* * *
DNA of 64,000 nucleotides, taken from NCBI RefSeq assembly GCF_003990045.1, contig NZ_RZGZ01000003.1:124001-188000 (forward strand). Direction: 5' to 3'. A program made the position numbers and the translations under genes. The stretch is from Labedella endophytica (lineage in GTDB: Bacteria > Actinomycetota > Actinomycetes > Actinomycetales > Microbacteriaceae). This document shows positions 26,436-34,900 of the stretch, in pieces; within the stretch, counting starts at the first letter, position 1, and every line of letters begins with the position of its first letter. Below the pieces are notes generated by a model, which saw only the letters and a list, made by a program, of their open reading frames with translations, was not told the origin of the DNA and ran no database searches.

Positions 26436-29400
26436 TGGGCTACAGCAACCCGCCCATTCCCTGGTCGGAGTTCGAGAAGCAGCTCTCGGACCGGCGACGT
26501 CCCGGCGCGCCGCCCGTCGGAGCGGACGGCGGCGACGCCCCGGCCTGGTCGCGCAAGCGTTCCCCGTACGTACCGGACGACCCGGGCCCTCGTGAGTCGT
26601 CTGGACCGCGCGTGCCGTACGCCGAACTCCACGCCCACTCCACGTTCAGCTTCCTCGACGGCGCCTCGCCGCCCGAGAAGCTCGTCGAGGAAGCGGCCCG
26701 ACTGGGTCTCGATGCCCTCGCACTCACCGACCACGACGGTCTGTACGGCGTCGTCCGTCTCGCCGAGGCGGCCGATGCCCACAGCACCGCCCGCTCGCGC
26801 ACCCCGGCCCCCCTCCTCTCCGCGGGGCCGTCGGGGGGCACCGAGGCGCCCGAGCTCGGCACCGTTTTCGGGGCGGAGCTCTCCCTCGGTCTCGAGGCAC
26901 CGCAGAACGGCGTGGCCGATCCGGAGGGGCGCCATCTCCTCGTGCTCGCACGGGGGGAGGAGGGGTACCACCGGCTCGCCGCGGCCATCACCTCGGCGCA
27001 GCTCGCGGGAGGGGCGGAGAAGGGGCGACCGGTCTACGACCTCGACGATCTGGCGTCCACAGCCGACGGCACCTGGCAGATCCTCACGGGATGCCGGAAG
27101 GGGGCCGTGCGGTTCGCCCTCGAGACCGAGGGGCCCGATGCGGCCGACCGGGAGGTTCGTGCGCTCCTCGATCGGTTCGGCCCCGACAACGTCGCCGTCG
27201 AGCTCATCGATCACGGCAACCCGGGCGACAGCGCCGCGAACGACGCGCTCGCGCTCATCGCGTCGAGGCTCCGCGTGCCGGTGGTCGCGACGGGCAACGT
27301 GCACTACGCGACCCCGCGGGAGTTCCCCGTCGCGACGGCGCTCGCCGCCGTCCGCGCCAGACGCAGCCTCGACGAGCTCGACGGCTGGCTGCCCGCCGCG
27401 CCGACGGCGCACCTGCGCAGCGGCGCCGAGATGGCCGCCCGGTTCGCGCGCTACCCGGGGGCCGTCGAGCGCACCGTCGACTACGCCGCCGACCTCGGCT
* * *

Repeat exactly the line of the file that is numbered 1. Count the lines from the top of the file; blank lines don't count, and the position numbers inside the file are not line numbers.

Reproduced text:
DNA of 64,000 nucleotides, taken from NCBI RefSeq assembly GCF_003990045.1, contig NZ_RZGZ01000003.1:124001-188000 (forward strand). Direction: 5' to 3'. A program made the position numbers and the translations under genes. The stretch is from Labedella endophytica (lineage in GTDB: Bacteria > Actinomycetota > Actinomycetes > Actinomycetales > Microbacteriaceae). This document shows positions 26,436-34,900 of the stretch, in pieces; within the stretch, counting starts at the first letter, position 1, and every line of letters begins with the position of its first letter. Below the pieces are notes generated by a model, which saw only the letters and a list, made by a program, of their open reading frames with translations, was not told the origin of the DNA and ran no database searches.